… who is the guarantee of our inheritance until the redemption of the purchased possession, to the praise of His glory. Eph. 1:14
The Westminster Confession of Faith Chapter 18 on Assurance of Salvation states:
Although hypocrites and other unregenerate men may vainly deceive themselves with false hopes and carnal presumptions of being in the favor of God and estate of salvation, which hope of theirs shall perish: yet such as truly believe in the Lord Jesus, and love him in sincerity, endeavoring to walk in all good conscience before him, may in this life be certainly assured that they are in a state of grace, and may rejoice in the hope of the glory of God, which hope shall never make them ashamed.
This certainty is not a bare conjectural and probable persuasion, grounded upon a fallible hope; but an infallible assurance of faith, founded upon the divine truth of the promises of salvation, the inward evidence of those graces unto which these promises are made, the testimony of the Spirit of adoption witnessing with our spirits that we are the children of God: which Spirit is the earnest of our inheritance, whereby we are sealed to the day of redemption.
The Scripture makes it abundantly clear that he who believes in the Son has eternal life (Jn 3:16, 36, 5:24, 6:47, 1 Jn 5:10-11). The gospel of John and epistle of 1 John were written by John for this explicit purpose – that ye may know that ye have eternal life (Jn 20:31, 1 Jn 5:13). Salvation, while something that is to be consummated in the future, is something we possess today, based upon faith alone in Christ alone. The gift of salvation, as all of God’s gifts, are given to us, without repentance (Ro 11:29). God assures the Christian disciple of His preserving grace, many times in the Scripture and in many ways (see Is 43:1-3, 54:10, Jn 6:35-40, 10:27-30, 17:11,12,15, Rom 5:8-10, 8:1, 29-30, 35-39, 1 Cor 1:7-9, 2 Cor 4:14,17, Eph 4:30, Col 3:3-4, 1 Th 5:23-24, Heb 9:12,15, 10:14, 1 Pet 1:3-5, 1 Jn 2:19,25, 5:4, 11-13, 20, Jd 1, 24-25). The doctrine of the final Perseverance of the Saints is demonstrated throughout Scripture yet, John Reisinger has written:
The doctrine of Assurance of Salvation has been the subject of both confusion and controversy down through the years. Actually, it goes all the way back to the New Testament times. The question, “Can I really be sure I am going to heaven?” has been given a variety of answers. Some have not only said yes, but have gone a step farther and taught that you must be sure or else you do not really have faith in Christ. At the other extreme, men have not only answered with an emphatic “No!” but have earnestly contended that any form of assurance of salvation was a dangerous delusion of the devil. In between these two positions have been the many forms of ‘maybe’ which were attended by many ‘ifs’ and ‘buts’ that tended to nullify each other. I personally think this is one of the most misunderstood doctrines of our generation.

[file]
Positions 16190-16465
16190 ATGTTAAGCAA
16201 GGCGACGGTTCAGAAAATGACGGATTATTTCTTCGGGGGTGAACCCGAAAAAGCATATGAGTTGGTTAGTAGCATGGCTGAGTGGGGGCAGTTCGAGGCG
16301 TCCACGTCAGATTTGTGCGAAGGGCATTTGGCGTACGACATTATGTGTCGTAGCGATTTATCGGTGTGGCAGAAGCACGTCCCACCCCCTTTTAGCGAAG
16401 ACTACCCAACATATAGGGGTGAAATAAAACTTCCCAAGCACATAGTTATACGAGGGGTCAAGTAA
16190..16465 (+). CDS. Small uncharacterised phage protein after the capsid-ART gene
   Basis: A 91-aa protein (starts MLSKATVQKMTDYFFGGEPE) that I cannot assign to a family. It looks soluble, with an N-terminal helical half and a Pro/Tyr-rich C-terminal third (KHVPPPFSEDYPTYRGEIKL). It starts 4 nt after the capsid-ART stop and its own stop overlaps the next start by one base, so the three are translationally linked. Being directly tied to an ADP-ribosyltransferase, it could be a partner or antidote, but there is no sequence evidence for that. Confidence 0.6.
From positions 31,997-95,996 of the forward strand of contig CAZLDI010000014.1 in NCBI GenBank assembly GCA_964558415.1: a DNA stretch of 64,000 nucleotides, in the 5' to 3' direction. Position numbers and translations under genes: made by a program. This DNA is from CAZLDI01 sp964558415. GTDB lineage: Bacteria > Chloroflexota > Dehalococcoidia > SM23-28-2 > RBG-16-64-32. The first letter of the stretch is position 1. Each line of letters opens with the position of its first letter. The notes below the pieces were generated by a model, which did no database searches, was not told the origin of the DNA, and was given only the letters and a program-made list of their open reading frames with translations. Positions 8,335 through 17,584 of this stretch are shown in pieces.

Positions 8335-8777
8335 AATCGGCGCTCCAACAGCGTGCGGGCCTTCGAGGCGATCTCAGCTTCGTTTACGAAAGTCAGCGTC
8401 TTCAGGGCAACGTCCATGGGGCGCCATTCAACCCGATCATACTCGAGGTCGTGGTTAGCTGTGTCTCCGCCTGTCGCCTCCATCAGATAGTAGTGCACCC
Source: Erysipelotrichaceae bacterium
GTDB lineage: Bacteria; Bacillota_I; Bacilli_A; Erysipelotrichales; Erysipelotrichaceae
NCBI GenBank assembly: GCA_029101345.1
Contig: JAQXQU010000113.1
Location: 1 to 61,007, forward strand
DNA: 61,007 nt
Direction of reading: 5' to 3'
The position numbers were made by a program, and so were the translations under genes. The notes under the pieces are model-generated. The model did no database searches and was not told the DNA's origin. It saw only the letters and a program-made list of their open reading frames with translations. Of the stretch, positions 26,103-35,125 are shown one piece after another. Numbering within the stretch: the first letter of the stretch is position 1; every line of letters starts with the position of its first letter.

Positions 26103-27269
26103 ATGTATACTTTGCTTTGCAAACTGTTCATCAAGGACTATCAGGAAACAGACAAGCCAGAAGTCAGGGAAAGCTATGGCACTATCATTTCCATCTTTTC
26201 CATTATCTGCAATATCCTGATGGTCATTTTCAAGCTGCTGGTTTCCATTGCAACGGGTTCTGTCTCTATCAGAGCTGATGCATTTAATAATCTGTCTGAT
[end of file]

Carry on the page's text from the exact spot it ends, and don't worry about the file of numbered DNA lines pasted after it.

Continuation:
Ephesians 1:13-14, we see a three-fold role of the Holy Spirit in assuring the Christian of God’s gift of salvation. First, He is the “promise,” that is, God promises to give Him to everyone who repents and believes. Second, He is God’s ‘seal,’ that is, His mark of ownership and of authenticity. And then thirdly, the Spirit is the earnest or pledge, which God gives to His children, guaranteeing their safe passage into eternity. The Greek word, arrabon, has come to mean, “an engagement ring,” in modern Greek; however, in ancient times it was a trader’s word signifying the first installment or deposit – the portion of the purchase price paid in advance which guarantees full payment. While an engagement ring promises marriage, but is not itself part of the marriage, the arrabon, or deposit, is more than a guarantee – it is part of the actual payment itself. So by giving us His Holy Spirit, God is not merely promising a final inheritance, but is actually giving us a foretaste of it! What a joy it is to know that because of the indwelling Holy Spirit, eternal life is something which we possess a share in today.